The changes in publishing– impact of digital technology

Sesh Seshadri, CEO & Co-Founder – Overleaf Books LLP and COO –Pagemajik, shares his views on the impact of digital technology in publishing.


The question that is being asked is whether digital technology has impacted the publishing industry. Positive impact or otherwise. It is yet to be confirmed or determined whether print books are on a decline and whether digital books are on a growth trajectory. There is no deep dived research paper on this. Having said that, it differs from market to market, meaning different countries and also the genre of publishing; K-12, Higher-Academic, Fiction, Non-fiction and many more. It is not at a point where one size fits all.

More and more stakeholders in the publishing industry are looking at ways of managing this integration process which is complex. Why is it complex? Let us look at four clear paths in the publishing eco-system.

Writer/ Author – We can call them creators. There is traditional writing and now there is assisted writing with the help of generative AI. Surely there is a positive side and flipside to this. Moving on….

Publisher – We can call them curators. This team puts in a lot of effort in editing, copy-editing, proof reading, designing, indexing and many more such project related functions to make the content elegant and readable. I observe that many companies are wasting a lot of their time by not embracing the current technology which is available as a ready buy option. My research estimates shows that what could be achieved and delivered in less than 12 hours is now laboured for over 2 to 4 weeks. Many of them with whom I have had conversations with, are unwilling to give up their current inefficient systems and adapt technology resisting the change.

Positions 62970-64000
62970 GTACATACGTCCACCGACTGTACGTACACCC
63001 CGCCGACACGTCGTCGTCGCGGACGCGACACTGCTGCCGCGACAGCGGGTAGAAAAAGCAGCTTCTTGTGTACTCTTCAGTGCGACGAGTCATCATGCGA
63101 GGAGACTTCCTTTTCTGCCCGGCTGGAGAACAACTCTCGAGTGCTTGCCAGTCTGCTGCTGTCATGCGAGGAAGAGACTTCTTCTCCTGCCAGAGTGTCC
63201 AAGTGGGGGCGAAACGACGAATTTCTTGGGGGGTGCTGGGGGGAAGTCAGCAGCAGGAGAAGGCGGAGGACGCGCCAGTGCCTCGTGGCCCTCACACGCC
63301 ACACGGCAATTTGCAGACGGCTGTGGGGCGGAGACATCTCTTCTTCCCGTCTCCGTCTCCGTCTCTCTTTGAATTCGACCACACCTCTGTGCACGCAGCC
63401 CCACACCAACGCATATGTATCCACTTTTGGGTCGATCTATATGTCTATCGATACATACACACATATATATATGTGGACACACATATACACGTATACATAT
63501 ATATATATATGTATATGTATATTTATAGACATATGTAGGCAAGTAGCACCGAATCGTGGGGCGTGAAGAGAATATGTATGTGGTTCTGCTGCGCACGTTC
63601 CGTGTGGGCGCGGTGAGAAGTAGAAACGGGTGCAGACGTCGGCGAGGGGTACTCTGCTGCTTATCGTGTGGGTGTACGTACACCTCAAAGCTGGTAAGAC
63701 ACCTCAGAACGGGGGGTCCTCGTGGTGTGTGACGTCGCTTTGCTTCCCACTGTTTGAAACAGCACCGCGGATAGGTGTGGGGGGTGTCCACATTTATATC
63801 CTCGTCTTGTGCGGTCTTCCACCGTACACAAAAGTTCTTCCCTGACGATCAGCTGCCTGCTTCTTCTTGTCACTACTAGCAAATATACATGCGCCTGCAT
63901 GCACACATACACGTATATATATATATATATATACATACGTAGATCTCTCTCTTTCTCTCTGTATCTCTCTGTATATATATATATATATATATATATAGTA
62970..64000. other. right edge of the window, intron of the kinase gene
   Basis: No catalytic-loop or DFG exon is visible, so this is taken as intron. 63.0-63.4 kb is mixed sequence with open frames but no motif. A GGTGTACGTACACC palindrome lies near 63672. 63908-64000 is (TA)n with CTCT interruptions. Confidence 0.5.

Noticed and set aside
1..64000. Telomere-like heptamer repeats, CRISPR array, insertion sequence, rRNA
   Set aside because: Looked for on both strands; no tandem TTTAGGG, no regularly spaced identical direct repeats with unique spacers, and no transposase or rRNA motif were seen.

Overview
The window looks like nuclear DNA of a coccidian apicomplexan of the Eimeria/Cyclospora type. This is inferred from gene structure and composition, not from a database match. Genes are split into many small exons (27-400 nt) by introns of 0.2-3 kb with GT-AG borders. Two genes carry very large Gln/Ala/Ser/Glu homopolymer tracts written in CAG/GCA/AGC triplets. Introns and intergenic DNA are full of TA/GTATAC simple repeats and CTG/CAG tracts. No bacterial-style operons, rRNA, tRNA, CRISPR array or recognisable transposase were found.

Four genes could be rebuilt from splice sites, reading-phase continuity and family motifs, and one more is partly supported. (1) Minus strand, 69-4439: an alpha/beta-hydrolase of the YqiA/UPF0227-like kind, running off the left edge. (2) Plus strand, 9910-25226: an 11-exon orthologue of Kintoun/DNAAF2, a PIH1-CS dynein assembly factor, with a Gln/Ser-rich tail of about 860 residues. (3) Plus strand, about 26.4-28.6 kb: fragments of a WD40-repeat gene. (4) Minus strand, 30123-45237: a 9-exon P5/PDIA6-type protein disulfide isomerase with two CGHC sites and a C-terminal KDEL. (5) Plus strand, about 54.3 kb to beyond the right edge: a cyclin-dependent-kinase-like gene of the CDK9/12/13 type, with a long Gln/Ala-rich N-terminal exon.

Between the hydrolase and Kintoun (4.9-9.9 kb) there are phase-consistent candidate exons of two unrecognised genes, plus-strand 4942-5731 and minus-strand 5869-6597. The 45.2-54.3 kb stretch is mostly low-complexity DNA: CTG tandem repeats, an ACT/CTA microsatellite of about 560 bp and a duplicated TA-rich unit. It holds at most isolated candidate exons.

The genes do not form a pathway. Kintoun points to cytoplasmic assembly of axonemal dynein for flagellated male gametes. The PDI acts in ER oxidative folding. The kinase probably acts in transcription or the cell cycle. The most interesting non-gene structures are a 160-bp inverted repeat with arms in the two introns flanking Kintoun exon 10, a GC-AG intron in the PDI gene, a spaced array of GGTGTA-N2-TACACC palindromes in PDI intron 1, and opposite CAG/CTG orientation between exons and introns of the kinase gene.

The curators have to come out of their cocoons, embrace new technology and become efficient and bring in more accuracy in their publishing processes.

What next after this?

Distribution – The most important function in the lifecycle. This has undergone significant changes, and many are unable to understand or foresee the massive evolution taking place in the models of distribution. I began listing the avenues available for publishers and the list was so lengthy that I decided to not list them. Yes, the traditional book shop is still there lurking, but the models, platforms and opportunity have grown immensely both in physical and digital. We should no longer be talking about current systems which has been a major reason for the disruption of supply chain in the publishing sector.



This is very complex. However, publishers must study this carefully since the new monetisation avenues are bringing the cash back to the publishers faster than the traditional approach of waiting for a period ranging from 90 – 210 days. There are many platforms that have opened this opportunity for publishers, some of which cannot be achieved by smaller publishers due to affordable issues. Medium and large publishers can thrive and grow with this new medium.

In conclusion…

Publishing industry is not about simply digitizing content but is about forcing businesses to adapt their processes and products to accommodate and reach the new customer.

There is an urgent need for publishers to examine all of their systems and evolve to a more efficient way of handling their business. Evaluating a manuscript, applying technology in the editorial and production process, supply chain management, streamlining and accelerating the monetisation and many more can be managed by? Should I say algorithms?

The market is showing an up-tick in content in genres such as young adult, romance, fantasy, mystery, thriller, historical fiction, science fiction, self-help, and to name a few/amongothers. You have to embrace technology. Content is not regarded as data by the author and publisher but is data for those who drives this via tech.

Human hand/intervention cannot be done away with. But there is a call to minimize it to be efficient, cost-effective which results in better profits and more!!

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